Lobe, owned by Microsoft, is a free, no-code tool to train machine learning models without technical skills. Only image classification is supported as of this writing, and an object detection model training is coming soon according to Lobe’s homepage. You can download it here by entering your basic info. It’s 608 mb.
Lobe is suitable to use it when you would like to keep your images private and train the model on your PC freely. You can also use it to create models for both Android (Tensorflow Lite) and iOS (Core ML).
Lobe welcomes you with a tour, documentation, and more, as you see below. Let’s create a new project and see how easy it is to use.
As of writing this article, you can import your image dataset only with folders so you can’t use CSV files. But Lobe does allow you label your images if they are not in labeled or categorized in folders yet.
I will use this face-mask classification dataset on Kaggle which has images categorized into two folders as with_mask and without_mask. Download this dataset and click Import and select Dataset in Lobe.
After importing your dataset, Lobe starts training immediately.
Lobe automatically splits 20% of your to dataset to test your model. Test images are a random subset of your examples are not used during training.
In the left panel you can see your dataset details. You can click on these folder names to check your images.
Lobe shows the training process live in the lower area in the left panel. There you can see how many images it predicts correctly or incorrectly.
You can leave the app while training, as it notifies you with a click sound when training finishes. For this dataset -which has 440 images- training finished under five minutes. When training finishes, you can check the results and see the correct/incorrect classifications that your model made.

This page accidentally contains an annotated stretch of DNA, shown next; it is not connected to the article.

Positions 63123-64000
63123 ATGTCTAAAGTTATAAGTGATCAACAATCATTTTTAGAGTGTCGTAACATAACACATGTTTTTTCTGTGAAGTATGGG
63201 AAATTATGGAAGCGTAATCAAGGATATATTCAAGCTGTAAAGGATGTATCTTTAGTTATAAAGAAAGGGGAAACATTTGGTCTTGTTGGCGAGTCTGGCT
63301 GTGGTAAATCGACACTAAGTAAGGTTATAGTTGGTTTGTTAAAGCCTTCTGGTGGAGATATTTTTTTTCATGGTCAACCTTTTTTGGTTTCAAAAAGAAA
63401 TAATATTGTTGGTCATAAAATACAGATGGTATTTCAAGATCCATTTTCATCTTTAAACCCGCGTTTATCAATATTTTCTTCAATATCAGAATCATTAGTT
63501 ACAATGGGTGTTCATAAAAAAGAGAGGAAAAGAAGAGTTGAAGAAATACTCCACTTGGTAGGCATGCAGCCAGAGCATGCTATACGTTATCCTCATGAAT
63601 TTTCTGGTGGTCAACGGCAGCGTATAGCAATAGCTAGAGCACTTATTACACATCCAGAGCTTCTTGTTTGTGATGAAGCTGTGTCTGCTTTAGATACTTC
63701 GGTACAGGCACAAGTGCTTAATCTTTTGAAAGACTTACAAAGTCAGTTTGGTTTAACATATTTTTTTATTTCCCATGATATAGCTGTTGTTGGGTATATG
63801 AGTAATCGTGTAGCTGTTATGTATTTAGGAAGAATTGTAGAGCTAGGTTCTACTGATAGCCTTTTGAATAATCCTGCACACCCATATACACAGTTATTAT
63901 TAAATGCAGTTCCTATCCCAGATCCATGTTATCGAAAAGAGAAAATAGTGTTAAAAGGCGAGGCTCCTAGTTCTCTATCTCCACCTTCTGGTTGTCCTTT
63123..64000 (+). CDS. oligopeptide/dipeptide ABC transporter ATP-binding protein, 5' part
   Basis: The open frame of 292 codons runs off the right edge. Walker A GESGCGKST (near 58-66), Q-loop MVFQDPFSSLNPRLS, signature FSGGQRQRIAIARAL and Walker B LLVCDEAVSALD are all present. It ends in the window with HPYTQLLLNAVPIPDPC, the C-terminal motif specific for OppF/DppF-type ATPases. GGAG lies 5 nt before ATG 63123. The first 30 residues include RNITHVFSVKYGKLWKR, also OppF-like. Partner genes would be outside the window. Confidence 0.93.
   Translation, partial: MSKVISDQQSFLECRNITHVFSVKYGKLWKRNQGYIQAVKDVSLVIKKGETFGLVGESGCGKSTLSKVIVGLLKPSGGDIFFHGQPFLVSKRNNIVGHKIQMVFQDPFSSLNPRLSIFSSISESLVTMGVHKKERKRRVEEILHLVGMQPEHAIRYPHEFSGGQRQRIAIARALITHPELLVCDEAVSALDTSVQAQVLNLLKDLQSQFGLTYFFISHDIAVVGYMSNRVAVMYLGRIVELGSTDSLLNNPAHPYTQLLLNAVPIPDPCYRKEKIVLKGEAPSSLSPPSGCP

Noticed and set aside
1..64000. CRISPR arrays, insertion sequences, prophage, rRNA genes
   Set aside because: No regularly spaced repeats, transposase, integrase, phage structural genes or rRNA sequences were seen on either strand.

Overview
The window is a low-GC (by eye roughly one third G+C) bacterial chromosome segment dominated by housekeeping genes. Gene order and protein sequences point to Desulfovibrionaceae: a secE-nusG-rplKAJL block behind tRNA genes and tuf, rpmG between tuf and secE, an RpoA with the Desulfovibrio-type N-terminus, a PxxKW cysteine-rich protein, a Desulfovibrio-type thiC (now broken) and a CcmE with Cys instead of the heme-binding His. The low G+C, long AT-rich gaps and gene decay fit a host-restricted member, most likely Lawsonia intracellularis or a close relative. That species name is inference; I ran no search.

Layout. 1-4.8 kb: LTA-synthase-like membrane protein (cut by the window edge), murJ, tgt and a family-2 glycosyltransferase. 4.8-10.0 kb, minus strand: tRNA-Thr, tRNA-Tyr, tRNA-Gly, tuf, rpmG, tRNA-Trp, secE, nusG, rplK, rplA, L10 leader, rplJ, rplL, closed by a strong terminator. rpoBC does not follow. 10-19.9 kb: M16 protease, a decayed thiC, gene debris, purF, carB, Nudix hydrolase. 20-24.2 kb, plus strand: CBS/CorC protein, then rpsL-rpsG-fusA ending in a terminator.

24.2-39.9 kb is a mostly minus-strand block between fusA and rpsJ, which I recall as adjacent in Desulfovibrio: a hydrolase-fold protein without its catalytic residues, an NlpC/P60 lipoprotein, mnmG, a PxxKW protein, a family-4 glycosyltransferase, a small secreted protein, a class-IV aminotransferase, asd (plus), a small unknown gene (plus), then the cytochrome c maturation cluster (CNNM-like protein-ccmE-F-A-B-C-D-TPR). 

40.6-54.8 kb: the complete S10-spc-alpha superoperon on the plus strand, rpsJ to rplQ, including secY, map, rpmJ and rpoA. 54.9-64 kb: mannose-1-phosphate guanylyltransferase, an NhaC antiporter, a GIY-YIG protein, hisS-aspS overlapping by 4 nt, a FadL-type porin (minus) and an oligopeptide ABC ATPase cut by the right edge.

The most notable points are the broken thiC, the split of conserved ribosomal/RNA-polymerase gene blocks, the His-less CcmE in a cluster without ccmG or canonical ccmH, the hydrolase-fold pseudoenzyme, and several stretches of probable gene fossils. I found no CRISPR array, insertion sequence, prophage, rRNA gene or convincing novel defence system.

Hovering over the image will show you the confidence score of the model.
To see the accuracy of your model on test images, you can select View > Test Images. It will show your model’s accuracy on test images it hasn’t seen before.
In the Play section, you can drag-drop new images or take photos with your webcam. Lobe will run the trained model with this new image and you can see how good your model does with the new images.
Here, you can try to trick your model and see patterns where it is weak. You can also help improve your model by giving feedback on its predictions by clicking the checkmark button to add the image to your dataset. Lobe automatically trains the model with these new images.
When you’re satisfied with your model you can export it by clicking File->Export. Lobe allows exporting to variety of formats like TensorFlow Lite and Core ML.
We’ll export our model as Core ML format for this tutorial. When you try to export, Lobe asks whether you want to optimize your model. Optimizing performs additional training and can take much longer, but it will keep training as long as model is improving.
It exports several files: readme with a sample Swift code to run the model, your model as mlmodel and signature file which contains information about your Lobe project.
With Xcode 12+, you can test image classification models easily. Open the mlmodel file in Xcode and drag some images to the left panel. Click on the images to see how precise your model predictions are.
If you need any starter projects to use this exported model, Lobe offers very handy projects on Github. Starter projects take care of many things like opening the camera, running the model using Vision, and showing results in the UI.
For the iOS sample project, they use SwiftUI which made this author very happy. Just replace the mlmodel in this iOS sample project and you are ready to go with your new image classification app!
In this post, we’ve learned how to use Microsoft’s new machine learning tool, Lobe, to train image classification models on our PC. We found a face-mask classification dataset from Kaggle and trained/tested the model using this new no-code tool. Personally, I found it very easy and fun to use Lobe. I hope more machine learning models like object detection and segmentation will come to it soon.
Thanks for reading!